GM says Nationals “are not actively shopping” John Lannan

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Danny Knobler of CBSSports.com reported earlier this week that John Lannan is a strong candidate to be traded before Opening Day, naming the Red Sox, Tigers, and Astros are teams interested in the Nationals left-hander.

Today general manager Mike Rizzo responded to that report, telling Adam Kilgore of the Washington Post that the Nationals have indeed gotten “several calls” about Lannan recently, but “we are not actively shopping him.”

Of course, it’s not as if Rizzo would ever say “yup, we’re trying to unload him as soon as possible” and ultimately even if he’s telling the truth that wouldn’t preclude the Nationals from getting an offer they liked and pulling the trigger immediately.

It’ll be interesting to see if some team is willing to part with a quality prospect for Lannan, because while his results so far have been decent (4.00 career ERA in 128 starts) his strikeout rate of 4.7 per nine innings is awful, his walk rate of 3.4 per nine innings is pretty bad too, and he’s making $5 million this season with another raise likely for 2013 via arbitration.

Zack Cozart thinks the way the Rays have been using Sergio Romo is bad for baseball

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The Rays started Sergio Romo on back-to-back days and if that sounds weird to you, you’re not alone. Romo, of course, was the star closer for the Giants for a while, helping them win the World Series in 2012 and ’14. He’s been a full-time reliever dating back to 2006, when he was at Single-A.

In an effort to prevent lefty Ryan Yarbrough from facing the righty-heavy top of the Angels’ lineup (Zack Cozart, Mike Trout, Justin Upton), Romo started Saturday’s game, pitching the first inning before giving way to Yarbrough in the second. Romo struck out the side, in fact. The Rays went on to win 5-3.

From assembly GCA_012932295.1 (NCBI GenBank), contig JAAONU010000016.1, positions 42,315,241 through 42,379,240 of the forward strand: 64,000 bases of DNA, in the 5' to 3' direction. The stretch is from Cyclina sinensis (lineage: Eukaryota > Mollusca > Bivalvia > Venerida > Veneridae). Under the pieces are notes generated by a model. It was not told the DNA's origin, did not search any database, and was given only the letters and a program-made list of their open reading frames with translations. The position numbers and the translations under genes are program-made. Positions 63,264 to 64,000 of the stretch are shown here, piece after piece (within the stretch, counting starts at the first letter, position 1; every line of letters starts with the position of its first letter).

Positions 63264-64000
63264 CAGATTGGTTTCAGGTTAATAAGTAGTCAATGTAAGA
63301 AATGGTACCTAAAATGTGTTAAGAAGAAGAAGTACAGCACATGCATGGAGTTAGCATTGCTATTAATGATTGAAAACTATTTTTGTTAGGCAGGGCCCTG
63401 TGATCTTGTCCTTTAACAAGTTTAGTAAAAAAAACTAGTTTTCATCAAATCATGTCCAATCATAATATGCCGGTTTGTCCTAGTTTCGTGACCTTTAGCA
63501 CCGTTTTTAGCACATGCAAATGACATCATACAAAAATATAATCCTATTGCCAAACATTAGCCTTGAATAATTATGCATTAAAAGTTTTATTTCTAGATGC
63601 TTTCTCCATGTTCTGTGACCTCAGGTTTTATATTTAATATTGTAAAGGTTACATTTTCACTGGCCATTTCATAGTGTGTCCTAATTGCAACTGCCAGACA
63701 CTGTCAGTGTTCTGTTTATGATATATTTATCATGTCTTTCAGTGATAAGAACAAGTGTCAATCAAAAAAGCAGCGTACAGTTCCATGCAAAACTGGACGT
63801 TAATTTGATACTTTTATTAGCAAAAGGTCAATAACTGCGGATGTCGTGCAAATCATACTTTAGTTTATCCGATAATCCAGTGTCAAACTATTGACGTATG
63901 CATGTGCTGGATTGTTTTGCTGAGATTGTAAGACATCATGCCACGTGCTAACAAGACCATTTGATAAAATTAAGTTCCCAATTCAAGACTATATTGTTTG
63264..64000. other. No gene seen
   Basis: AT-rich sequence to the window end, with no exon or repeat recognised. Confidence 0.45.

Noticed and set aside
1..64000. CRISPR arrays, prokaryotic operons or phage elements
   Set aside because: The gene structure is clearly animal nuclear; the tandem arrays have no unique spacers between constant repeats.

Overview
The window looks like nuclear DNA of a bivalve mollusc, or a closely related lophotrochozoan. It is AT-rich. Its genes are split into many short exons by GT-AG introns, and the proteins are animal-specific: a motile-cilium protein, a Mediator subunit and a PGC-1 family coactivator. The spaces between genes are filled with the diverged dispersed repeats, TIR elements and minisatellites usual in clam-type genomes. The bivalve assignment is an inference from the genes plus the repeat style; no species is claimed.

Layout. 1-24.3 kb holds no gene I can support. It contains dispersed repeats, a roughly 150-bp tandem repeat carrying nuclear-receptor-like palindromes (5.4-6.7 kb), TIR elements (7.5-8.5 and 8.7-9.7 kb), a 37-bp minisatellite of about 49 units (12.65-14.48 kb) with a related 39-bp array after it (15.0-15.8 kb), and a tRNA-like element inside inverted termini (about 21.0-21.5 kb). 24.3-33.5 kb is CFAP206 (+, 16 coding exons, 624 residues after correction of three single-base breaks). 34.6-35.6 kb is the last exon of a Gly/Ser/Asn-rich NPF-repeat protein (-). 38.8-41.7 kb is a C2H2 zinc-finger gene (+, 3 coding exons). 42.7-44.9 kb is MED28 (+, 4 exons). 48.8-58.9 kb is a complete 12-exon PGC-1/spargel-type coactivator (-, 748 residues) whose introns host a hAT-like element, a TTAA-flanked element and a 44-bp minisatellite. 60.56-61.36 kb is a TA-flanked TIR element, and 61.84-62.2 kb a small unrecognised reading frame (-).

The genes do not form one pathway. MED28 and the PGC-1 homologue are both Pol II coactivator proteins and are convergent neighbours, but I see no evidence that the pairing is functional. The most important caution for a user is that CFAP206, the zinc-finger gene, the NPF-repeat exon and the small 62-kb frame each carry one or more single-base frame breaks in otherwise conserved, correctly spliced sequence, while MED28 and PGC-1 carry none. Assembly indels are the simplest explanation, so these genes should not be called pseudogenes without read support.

The Rays did it again on Sunday afternoon, starting Romo. This time, he got four outs before giving way to Matt Andriese. Romo walked two without giving up a hit while striking out three. The Angels managed to win 5-2 however.

Despite Sunday’s win, Cozart wasn’t a happy camper with the way the Rays used Romo. Via Fabian Ardaya of The Athletic, Cozart said, “It was weird … It’s bad for baseball, in my opinion … It’s spring training. That’s the best way to explain it.”

It’s difficult to see merit in Cozart’s argument. It’s not like the Rays were making excessive amounts of pitching changes; they used five on Saturday and four on Sunday. The games lasted three hours and three hours, 15 minutes, respectively. The average game time is exactly three hours so far this season. I’m having trouble wondering how else Cozart might mean the strategy is bad for baseball.

It seems like the real issue is that Cozart is afraid of the sport changing around him. The Rays, like most small market teams, have to find their edges in slight ways. The Rays aren’t doing this blindly; the strategy makes sense based on their opponents’ starting lineup. The idea of valuing on-base percentage was scoffed at. Shifting was scoffed at and now every team employs them to some degree. Who knows if starting a reliever for the first three or four outs will become a trend, but it’s shortsighted to write it off at first glance.